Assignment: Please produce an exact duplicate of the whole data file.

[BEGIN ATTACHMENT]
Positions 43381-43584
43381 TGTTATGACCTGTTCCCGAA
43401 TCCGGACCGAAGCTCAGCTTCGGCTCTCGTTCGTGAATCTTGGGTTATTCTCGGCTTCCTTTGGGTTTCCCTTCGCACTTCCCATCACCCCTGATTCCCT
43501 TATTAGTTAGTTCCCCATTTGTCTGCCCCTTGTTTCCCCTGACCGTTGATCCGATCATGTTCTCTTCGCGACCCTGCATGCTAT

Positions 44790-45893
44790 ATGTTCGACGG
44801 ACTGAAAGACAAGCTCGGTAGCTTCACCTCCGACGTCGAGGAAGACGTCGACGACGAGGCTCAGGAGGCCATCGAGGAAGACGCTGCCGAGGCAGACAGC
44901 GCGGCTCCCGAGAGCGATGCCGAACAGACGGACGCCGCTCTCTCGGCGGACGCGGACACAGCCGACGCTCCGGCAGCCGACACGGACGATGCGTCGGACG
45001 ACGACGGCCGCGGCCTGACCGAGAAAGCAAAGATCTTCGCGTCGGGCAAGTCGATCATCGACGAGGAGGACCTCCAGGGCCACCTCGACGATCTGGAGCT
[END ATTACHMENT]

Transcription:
Positions 43381-43584
43381 TGTTATGACCTGTTCCCGAA
43401 TCCGGACCGAAGCTCAGCTTCGGCTCTCGTTCGTGAATCTTGGGTTATTCTCGGCTTCCTTTGGGTTTCCCTTCGCACTTCCCATCACCCCTGATTCCCT
43501 TATTAGTTAGTTCCCCATTTGTCTGCCCCTTGTTTCCCCTGACCGTTGATCCGATCATGTTCTCTTCGCGACCCTGCATGCTAT

Positions 44790-45893
44790 ATGTTCGACGG
44801 ACTGAAAGACAAGCTCGGTAGCTTCACCTCCGACGTCGAGGAAGACGTCGACGACGAGGCTCAGGAGGCCATCGAGGAAGACGCTGCCGAGGCAGACAGC
44901 GCGGCTCCCGAGAGCGATGCCGAACAGACGGACGCCGCTCTCTCGGCGGACGCGGACACAGCCGACGCTCCGGCAGCCGACACGGACGATGCGTCGGACG
45001 ACGACGGCCGCGGCCTGACCGAGAAAGCAAAGATCTTCGCGTCGGGCAAGTCGATCATCGACGAGGAGGACCTCCAGGGCCACCTCGACGATCTGGAGCT